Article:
Weogeo is a paid geographic data service that lets you create an online library of geographic data files, and share them with one or more users (free 30-day trial subscription available for the library, if you want to try it out). It also has a market side, that lets you put datasets up for sale online, and handles the financial transaction part. But they’ve also been putting a number of free datasets up on the market site, available for anyone to download (with free registration).
WeoGeo’s Fiducial Marks blog has been posting updates on free datasets on a regular basis. For example, the most recent being the NGIA’s Geonet Name Server, a free database that “has accumulated over 5 million features with 7 million feature names. It contains a name for every geopolitical area (country) in the world, including various land features”. The original dataset is in text format, and weogeo has converted it to shapefile format for more convenient use in a GIS. If you’re already registered on the site, the direct link at the blog post will take you to that dataset. But you can also browse/search the other datasets available at the site. After registering, go to the Market page and click on “Start Now”.
Select the general area you’re interested in with the pane at left; enter coordinates, city/country/zip code, or drag the selection box to the desired area. The selected area will be actively updated in the Refine box at right; you can also zoom in/out in Refine, or drag the map to move it to a different area, and have the changes reflected on the left. Next always moves you on to the next step.
The Browse pane shows all datasets that contain any data that lies within the defined geographic area. As you zoom in on the map at left to select a smaller area, this list can actively shrink as datasets outside the selected area are dropped. By default, all vector datasets for an area are displayed. To search for specific datasets, or change the data type to raster, click on the Advanced Filter tab at the bottom.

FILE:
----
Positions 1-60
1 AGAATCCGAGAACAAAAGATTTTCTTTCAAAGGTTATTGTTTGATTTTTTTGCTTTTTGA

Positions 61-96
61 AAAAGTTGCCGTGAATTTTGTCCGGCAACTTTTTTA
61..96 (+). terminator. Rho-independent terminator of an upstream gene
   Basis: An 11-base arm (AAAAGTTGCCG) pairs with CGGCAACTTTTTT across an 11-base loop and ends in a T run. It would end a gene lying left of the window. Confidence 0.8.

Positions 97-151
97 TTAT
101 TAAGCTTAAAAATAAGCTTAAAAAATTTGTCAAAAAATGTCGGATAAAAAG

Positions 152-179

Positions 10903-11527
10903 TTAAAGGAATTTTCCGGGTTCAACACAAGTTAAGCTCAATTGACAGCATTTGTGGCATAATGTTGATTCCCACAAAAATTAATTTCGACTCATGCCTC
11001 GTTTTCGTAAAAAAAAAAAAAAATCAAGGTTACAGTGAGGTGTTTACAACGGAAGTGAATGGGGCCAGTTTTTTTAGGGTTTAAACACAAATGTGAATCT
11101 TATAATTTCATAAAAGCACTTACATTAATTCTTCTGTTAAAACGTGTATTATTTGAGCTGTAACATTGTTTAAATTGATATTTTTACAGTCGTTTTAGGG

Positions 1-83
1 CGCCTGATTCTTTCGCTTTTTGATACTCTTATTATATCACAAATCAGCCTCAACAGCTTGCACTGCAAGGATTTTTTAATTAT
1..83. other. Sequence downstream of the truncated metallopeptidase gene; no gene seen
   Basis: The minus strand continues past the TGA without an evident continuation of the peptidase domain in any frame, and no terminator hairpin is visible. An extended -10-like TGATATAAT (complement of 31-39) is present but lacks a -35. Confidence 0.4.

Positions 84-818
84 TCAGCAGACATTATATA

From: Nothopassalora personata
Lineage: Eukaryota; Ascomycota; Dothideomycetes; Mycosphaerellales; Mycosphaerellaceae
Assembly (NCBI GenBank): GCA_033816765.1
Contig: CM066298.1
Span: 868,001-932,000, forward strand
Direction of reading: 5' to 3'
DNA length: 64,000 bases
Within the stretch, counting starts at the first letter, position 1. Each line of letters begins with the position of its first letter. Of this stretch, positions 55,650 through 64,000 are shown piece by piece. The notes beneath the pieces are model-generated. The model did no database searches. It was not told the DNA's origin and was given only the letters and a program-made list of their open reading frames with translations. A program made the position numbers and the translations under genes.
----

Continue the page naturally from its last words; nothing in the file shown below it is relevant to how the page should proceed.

Data options are Vector, Raster, Data Types (both vector and raster), and Other. You can also refine the data types by searching by rating, cost, and text terms (no Booleans in text search, as far as I could tell). To search for free datasets only, just move the right cost slider all the way over to the left.
One note on raster data searches. weogeo has all USGS topographic maps (1:24K) available for download, but if you’re zoomed out even a small degree, you’ll get dozens if not hundreds of maps listed in the data browser. Zoom in as close as possible to your target area to reduce the size of this list. In the view above, the darker shaded areas represent the maps listed at right; click on a map listing at right, and it will be highlighted/darkened at left.
The next two panes provide a preview of the map, and then additional options, including file format (GeoTiff default for topos, but you have the option for others including JPG, ERDAS IMG, and ESRI HD; you can also choose the datum of the output coordinate system (NAD27, NAD83 or WGS84 here). When ready, click on Order:
Make sure you check the “Accept Content License” box (and check the Total Charge, to make sure you haven’t chosen a paid dataset in error). Click on Order Now, and in a short period of time, you’ll get an email with a link to the download page for your data.
You have two options for downloading the data. weogeo’s preferred method is to use their WeoApp (Windows/Mac/Linux), which manages not only downloads but also uploads if you have a library account. Clicking on the Via WeoApp link will download a .weo file, which you then open with the WeoApp to download the data into a destination folder. Clicking on Via Web takes you to a page with a download link to the data in zipped file format.
They may not have the exact dataset you want, but it’s definitely worth a visit just to check out what they have; much of it looks like it could useful at some point. And keep monitoring the Fiducial Marks blog to see what new datasets get added.
One small correction, yes all WeoGeo Library accounts do have a 30 day trial, but we have a free tier that is always free.
Thanks, James. Do you have a link to a page with details on what the free plan includes (storage space, monthly bandwidth)?
Yes it is actually on the signup page:
Under the graphic at the top you’ll see the details on the free plan. It has the same features of the individual plan, except the storage size and the users are smaller.
D’oh! Missed it. Thanks.